Lighting the Lamp With Rick Ackerman
The St. Louis Blues return home after almost two weeks on the road, winning four of five games, the only loss a 2-1 setback in Anaheim. During the first two weeks of March, the Blues also went 4-1, winning both games at home after taking two of three on the road, including a spectacular, hard-fought 2-1 victory over the Wild in St. Paul. The Blues’ strong defense and goaltenders Jake Allen and Carter Hutton have allowed only 16 goals against in the ten games so far this month, an accomplishment that has translated to 16 points to date in March, enough to keep pace with Nashville for third place in the Central Division and remain well ahead of Los Angeles for the last playoff slot.
Although both St. Louis and Nashville have 83 points, the Blues have three more victories than the Predators and thus own sole possession of third place. If the playoffs started tomorrow, the Note would face the second place Wild. Minnesota trails Chicago by six points with a game in hand.
There are now only ten games left in the regular season, six at home, four on the road and eight against clubs out of contention at this writing for postseason play. Nashville has only four games (out of ten remaining) against non-contenders. Los Angeles also has ten games left. However, the Kings have only three games against teams that are below the playoff line and are currently eight points behind the Blues and Preds, making it extremely difficult for L.A. to catch St. Louis or Nashville. The Calgary Flames have 86 points and hold the first wild-card slot, but they trail Anaheim and Edmonton by only one point (not including last night’s game between the Oilers and Ducks). And first-place San Jose, with 91 points, is not out of reach.
St. Louis has a record of 15-7-0 since Mike Yeo took over as coach and the Blues have allowed only38 goals against in those 22 games, an average of 1.73 per match. At the same time, the club has tallied 57 goals, an average of 2.59 per contest. The goal differential has vastly improved from minus-16 on February 1 to plus-6 today. And even without Kevin Shattenkirk, the power play has improved to 22.3%, now fourth best in the league. The penalty kill has remained very, very good at 84.6%, sixth best in the league. Obviously, if the Note can maintain this pace through the end of the regular season, it is possible (and even likely) they can finish with 95-97 points, good enough for third place and a date with the Wild for the first round of postseason play.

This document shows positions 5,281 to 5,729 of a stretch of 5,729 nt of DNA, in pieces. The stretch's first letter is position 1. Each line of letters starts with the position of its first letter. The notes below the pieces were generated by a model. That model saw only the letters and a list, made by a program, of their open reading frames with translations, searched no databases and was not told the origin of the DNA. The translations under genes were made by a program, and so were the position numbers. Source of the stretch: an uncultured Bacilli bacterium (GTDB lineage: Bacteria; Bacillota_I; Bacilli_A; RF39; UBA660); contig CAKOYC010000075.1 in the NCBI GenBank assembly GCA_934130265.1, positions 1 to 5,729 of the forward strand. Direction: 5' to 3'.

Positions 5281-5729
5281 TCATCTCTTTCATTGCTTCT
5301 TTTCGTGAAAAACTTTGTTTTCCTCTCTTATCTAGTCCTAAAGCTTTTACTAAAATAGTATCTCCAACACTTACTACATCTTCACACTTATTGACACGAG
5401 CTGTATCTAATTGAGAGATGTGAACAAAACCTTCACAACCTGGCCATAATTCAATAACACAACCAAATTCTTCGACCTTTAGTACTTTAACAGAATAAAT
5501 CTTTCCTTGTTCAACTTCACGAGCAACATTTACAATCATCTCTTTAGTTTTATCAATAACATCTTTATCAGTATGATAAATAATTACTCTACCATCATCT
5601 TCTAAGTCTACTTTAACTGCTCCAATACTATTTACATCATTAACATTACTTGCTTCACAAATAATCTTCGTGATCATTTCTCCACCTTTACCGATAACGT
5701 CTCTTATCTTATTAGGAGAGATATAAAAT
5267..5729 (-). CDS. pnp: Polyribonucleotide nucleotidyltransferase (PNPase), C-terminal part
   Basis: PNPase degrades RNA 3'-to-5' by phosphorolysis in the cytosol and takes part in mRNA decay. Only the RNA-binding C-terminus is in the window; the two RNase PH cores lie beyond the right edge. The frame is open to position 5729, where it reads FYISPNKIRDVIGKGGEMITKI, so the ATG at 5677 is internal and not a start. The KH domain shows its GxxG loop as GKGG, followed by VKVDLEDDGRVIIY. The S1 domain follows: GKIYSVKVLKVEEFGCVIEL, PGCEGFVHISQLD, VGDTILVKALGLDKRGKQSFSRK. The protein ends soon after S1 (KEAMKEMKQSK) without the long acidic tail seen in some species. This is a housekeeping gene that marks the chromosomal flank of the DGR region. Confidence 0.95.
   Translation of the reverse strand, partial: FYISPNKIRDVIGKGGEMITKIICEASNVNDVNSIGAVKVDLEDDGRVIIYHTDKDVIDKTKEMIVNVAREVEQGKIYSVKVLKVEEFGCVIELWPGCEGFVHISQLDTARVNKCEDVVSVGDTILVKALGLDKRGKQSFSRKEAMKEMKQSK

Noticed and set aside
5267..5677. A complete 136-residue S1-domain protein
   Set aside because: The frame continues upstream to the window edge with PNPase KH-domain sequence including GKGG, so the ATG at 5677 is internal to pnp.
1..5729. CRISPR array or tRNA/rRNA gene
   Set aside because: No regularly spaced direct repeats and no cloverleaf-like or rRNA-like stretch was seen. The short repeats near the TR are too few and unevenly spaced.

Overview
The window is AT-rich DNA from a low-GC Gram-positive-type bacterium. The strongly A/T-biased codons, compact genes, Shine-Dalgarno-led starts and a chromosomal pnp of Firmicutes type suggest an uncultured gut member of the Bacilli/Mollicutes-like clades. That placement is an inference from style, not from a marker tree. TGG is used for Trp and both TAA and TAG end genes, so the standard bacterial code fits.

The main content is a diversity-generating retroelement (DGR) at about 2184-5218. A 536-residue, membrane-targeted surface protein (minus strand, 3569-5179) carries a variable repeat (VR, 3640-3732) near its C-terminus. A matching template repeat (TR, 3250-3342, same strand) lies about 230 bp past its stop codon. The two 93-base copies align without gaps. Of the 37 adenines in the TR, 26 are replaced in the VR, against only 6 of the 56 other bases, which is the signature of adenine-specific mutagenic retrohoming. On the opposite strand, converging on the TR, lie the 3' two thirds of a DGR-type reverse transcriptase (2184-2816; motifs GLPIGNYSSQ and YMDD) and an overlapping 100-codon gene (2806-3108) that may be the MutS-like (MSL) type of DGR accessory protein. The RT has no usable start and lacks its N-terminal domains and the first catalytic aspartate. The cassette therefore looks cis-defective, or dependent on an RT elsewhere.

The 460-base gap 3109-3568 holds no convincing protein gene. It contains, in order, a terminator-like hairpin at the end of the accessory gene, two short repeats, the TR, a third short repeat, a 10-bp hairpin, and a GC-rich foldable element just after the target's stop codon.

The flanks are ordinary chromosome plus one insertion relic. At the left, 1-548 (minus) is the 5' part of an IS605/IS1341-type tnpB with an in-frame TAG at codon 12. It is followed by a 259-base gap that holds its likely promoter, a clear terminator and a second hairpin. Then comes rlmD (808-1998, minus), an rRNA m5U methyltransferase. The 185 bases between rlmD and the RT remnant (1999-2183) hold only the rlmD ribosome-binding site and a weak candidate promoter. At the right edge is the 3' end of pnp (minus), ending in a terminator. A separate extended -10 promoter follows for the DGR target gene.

And once in the playoffs, anything can happen, especially with good team defense and goaltending and superior special teams. With the steady improvement of Jake Allen over the last two months and the capable play of backup Carter Hutton, the Blues have been on quite a roll, gaining momentum at exactly the right time. And, as noted, the schedule favors continuing success for St. Louis over the last three weeks of the regular season.
So, someone has to ask: Was Ken Hitchcock that terrible of a coach, and is Mike Yeo the next coming of Scotty Bowman?
It would be difficult to declare that Hitchcock, behind only Bowman, Joel Quenneville and Al Arbour as the coaches with the most wins in NHL history, is a bad coach. Hitch also brandishes a Stanley Cup ring (from 1999, with Dallas) and has a Jack Adams Award (2012) to his credit. The Blues amassed an impressive 248-124-41 record under Hitchcock, who led the organization to the playoffs in each of his five full campaigns, including a trip to the Conference Finals last year.
It came as no surprise that a change had to be made after the Blues lost 5-3 to the Winnipeg Jets on January 31. A sloppy, effort from the players, complete with shoddy goaltending and a lack of timely scoring, led to a fourth straight home loss. A major shakeup was needed and since no NHL team was interested in trading with the Blues and the GM can’t fire the players, Hitchcock was the one made to take the fall. Nobody said it was fair.
Perhaps Doug Armstrong created a problem with the unusual move last summer of announcing Hitch would be a lame-duck coach this season with Yeo as his replacement-in-waiting. That may have had a negative effect on the players, now fully aware it would be Hitchcock’s last hurrah.
One thing’s for sure: the coaching change, along with Martin Brodeur (and development coach Ty Conklin) replacing Jim Corsi as goaltending coach, transformed the dynamics of the team, the same thing that happened on Long Island (or Brooklyn if you prefer) when Doug Weight replaced Jack Capuano as interim head coach of the Islanders. Yeo has tightened up the defense, which has helped the goaltenders and has allowed the players more freedom in puck choices, which in turn has led to positives on offense, resulting in more goals scored.
Less structure, more freedom in letting players play their game, and fewer practices (Yeo opts for eliminating some practices and morning skates when necessary) have invigorated the players and taken away some of the wear-and-tear of a long, compacted schedule. That rejuvenation was clearly evident in the Blues’ game Tuesday in Denver, in which they got stronger, instead of wilting and eventually losing, as the game went on, which can often happen in the last game of a long road trip.
Optimism is in the air. Quite a change from two short months ago, no?